At a time when inexpensive public apartments are in short supply due to rising demand, the government is weighing measures to promote the use of vacant homes to serve as housing for low-income citizens. Such steps could serve the dual purpose of building a housing safety net for the growing ranks of elderly and young people trying to survive on low incomes, and dealing with an increasing number of vacant houses that potentially pose threats to the public safety and other hazards. Officials need to design the policy in such ways that it effectively boosts the supply of low-cost housing.
The aging of Japan’s population and the increase in irregular jobs has led to a rise in the number of low-income households comprising senior citizens or unmarried young people. But the supply of inexpensive public apartments — which number 2.16 million units nationwide — is declining, particularly in areas suffering from depopulation where local governments, under the constraints of tight fiscal coffers, hesitate to build new apartments. Even in urban areas where the supply shortage is more acute, local authorities are under pressure to build more nursing care facilities for the elderly and day care centers for small children, making it difficult for them to come up with funding for the construction of public housing.
As of fiscal 2014, there was an average of 5.8 times more applicants for public housing units than supply across the country. In Tokyo, applicants outnumbered supply by 22.8 to 1. Building more public apartments to meet all of such demand will not be feasible from a fiscal standpoint.
On the other hand, the number of vacant houses, including those for sale and available to rent, stood at 8.2 million nationwide, or roughly 1 out of 7 houses, in fiscal 2013 — and is expected to rise further as the nation’s population declines. The government has been taking steps to reduce the number of vacant houses — for example by trying to promote sales of used properties in better shape and by encouraging the demolition of unoccupied houses that could pose fire hazards and other potential problems when natural disasters strike. Using vacant homes to bolster the supply of low-cost housing seems to make sense.
The question will be how to create a pool of decent and affordable properties for low-income citizens.
A midterm report on the issue compiled in July by a panel of experts at the Land, Infrastructure, Transport and Tourism Ministry calls for government support for property owners to cover the cost of renovating houses to make them quake-resistant and barrier-free for the convenience of elderly residents, with the conditions that they rent the properties at below-market rates and that they don’t discriminate against potential occupants. The government is also reportedly considering subsidizing part of the rent for occupants with extremely low incomes.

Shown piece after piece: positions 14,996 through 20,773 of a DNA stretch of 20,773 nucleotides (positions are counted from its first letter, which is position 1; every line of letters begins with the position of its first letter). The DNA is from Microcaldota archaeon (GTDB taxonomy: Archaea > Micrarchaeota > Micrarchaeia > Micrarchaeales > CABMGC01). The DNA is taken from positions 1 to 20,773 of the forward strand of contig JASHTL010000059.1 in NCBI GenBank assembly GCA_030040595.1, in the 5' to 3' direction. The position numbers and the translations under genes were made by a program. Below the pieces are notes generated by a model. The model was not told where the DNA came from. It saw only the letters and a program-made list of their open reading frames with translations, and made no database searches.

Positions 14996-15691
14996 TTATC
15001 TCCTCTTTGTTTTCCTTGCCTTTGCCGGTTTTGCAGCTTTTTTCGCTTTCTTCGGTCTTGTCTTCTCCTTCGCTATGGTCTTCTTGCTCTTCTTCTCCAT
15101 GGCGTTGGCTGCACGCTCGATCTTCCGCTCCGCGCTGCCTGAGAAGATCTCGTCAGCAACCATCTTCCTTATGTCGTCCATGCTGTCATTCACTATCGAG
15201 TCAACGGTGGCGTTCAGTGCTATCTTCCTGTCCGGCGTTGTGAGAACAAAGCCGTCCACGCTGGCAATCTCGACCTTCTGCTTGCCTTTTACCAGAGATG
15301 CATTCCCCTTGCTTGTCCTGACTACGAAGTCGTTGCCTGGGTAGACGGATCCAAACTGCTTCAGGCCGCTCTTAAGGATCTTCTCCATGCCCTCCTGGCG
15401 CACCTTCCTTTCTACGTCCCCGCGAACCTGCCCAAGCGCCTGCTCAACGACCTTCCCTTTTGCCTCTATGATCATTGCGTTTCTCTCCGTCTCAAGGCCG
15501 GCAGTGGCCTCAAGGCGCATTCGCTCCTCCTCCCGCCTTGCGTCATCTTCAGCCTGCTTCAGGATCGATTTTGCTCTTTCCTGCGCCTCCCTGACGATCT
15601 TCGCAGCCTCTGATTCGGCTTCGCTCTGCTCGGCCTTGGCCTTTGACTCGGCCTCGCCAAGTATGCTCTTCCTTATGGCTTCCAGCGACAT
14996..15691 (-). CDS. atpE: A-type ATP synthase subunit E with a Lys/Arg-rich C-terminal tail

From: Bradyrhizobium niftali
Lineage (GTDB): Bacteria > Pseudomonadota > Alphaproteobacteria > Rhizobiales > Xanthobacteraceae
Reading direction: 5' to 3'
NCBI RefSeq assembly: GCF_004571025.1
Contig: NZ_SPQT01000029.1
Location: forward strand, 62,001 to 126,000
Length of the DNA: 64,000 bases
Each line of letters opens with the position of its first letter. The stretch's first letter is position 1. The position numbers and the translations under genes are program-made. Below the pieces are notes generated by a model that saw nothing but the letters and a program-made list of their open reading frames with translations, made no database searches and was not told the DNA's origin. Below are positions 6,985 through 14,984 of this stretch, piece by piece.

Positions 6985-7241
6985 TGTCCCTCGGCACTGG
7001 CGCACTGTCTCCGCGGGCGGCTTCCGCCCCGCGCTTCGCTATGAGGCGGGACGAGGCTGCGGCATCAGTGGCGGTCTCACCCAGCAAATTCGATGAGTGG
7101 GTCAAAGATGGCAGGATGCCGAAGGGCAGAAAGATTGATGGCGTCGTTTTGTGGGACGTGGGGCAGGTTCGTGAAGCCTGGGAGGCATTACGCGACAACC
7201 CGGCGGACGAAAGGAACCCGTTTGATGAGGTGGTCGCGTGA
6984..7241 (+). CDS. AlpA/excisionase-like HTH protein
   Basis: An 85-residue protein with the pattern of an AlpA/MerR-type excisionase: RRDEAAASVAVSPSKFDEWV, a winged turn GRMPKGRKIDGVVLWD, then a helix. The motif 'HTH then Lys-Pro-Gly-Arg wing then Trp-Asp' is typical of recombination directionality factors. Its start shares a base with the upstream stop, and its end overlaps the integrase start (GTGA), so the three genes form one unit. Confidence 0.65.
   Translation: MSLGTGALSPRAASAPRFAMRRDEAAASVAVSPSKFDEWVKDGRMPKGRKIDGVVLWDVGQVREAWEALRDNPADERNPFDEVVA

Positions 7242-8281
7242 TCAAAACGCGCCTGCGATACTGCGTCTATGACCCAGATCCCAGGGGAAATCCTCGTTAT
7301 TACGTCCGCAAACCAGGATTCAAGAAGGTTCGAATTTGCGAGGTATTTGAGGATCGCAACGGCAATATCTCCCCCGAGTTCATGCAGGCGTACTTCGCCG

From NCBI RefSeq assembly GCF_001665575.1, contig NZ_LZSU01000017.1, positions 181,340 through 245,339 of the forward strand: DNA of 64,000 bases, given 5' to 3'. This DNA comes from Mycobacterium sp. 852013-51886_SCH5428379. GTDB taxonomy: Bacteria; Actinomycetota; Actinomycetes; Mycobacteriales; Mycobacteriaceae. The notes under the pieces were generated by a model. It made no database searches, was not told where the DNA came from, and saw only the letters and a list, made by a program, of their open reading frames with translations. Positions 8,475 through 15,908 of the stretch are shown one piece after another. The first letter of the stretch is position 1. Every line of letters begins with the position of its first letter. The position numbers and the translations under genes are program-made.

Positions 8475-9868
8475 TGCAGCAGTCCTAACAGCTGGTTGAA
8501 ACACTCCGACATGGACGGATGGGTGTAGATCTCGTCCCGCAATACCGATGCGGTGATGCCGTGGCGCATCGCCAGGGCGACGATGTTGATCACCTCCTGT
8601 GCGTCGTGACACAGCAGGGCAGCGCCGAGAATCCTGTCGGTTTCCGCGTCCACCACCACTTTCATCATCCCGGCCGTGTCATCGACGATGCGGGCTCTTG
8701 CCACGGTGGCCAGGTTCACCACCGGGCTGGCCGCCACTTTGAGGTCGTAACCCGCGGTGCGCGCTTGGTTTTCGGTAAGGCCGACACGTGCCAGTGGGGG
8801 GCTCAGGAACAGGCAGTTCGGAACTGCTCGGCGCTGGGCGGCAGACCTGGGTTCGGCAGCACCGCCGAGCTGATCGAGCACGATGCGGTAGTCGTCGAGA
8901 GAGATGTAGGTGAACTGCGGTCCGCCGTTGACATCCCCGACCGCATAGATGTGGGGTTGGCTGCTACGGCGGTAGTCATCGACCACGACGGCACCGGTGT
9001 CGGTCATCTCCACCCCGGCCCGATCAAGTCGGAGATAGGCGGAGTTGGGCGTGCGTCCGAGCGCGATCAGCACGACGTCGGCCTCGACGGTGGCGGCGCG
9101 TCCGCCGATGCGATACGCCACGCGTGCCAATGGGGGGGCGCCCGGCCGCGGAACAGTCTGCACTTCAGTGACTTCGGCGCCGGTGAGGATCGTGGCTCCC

Under the envisaged system, owners of vacant houses will register their properties with local governments and qualified prospective residents — the elderly and other low-income citizens, as well as child-rearing couples who need lots of space for their children — will search the database at municipalities for properties they can afford.
The planned system will likely target vacant houses and apartments that are not being actively listed on the rental market — so that the properties can be made available at rents lower than market rates.
Some municipalities have taken measures to rent out private-sector houses and apartments and utilize them as public housing, or have tried to make inexpensive properties available for low-income households in cooperation with real estate firms. But such efforts have often been hampered by concerns on the part of landlords that low-income tenants may fail to pay rent or that they could experience problems if elderly tenants die in their properties. As a result, the amount of housing supplied through such measures has been limited.
The cooperation of property owners and real estate agents will be crucial for the success of the planned scheme, thus it needs to be designed in a way that will make them willing to rent their properties to the elderly and other low-income citizens. The land ministry panel’s report calls for clarification of the rules on when tenants have to vacate rented properties at the time the contracts are signed. Other ideas to dispel property owners’ concerns could include requiring tenants to subscribe to debt-guarantee services to cover possible unpaid rent, or having local governments rent the properties and then sublet them to the tenants.
Housing is the foundation of the “minimum standards of wholesome and cultured living” as guaranteed to “all people” under the Constitution. National and local governments are urged to consider every possible step to ensure affordable residences for low-income earners.
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